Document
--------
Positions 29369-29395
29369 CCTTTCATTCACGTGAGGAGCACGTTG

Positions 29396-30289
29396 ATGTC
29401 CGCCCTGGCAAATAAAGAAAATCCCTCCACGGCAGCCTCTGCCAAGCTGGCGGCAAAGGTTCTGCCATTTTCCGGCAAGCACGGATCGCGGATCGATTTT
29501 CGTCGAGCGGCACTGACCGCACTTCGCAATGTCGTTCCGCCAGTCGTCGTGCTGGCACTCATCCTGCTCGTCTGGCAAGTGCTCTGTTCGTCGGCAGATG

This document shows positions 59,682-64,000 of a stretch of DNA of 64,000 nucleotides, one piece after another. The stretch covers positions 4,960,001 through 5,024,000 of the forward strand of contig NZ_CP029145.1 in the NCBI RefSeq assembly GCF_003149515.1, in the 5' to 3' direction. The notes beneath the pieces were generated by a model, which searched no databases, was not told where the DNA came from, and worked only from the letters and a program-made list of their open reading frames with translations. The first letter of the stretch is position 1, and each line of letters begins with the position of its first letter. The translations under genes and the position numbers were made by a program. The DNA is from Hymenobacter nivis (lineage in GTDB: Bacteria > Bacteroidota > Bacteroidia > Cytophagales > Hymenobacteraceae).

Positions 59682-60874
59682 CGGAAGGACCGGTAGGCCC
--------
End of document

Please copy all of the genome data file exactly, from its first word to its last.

Positions 29369-29395
29369 CCTTTCATTCACGTGAGGAGCACGTTG

Positions 29396-30289
29396 ATGTC
29401 CGCCCTGGCAAATAAAGAAAATCCCTCCACGGCAGCCTCTGCCAAGCTGGCGGCAAAGGTTCTGCCATTTTCCGGCAAGCACGGATCGCGGATCGATTTT
29501 CGTCGAGCGGCACTGACCGCACTTCGCAATGTCGTTCCGCCAGTCGTCGTGCTGGCACTCATCCTGCTCGTCTGGCAAGTGCTCTGTTCGTCGGCAGATG

This document shows positions 59,682-64,000 of a stretch of DNA of 64,000 nucleotides, one piece after another. The stretch covers positions 4,960,001 through 5,024,000 of the forward strand of contig NZ_CP029145.1 in the NCBI RefSeq assembly GCF_003149515.1, in the 5' to 3' direction. The notes beneath the pieces were generated by a model, which searched no databases, was not told where the DNA came from, and worked only from the letters and a program-made list of their open reading frames with translations. The first letter of the stretch is position 1, and each line of letters begins with the position of its first letter. The translations under genes and the position numbers were made by a program. The DNA is from Hymenobacter nivis (lineage in GTDB: Bacteria > Bacteroidota > Bacteroidia > Cytophagales > Hymenobacteraceae).

Positions 59682-60874
59682 CGGAAGGACCGGTAGGCCC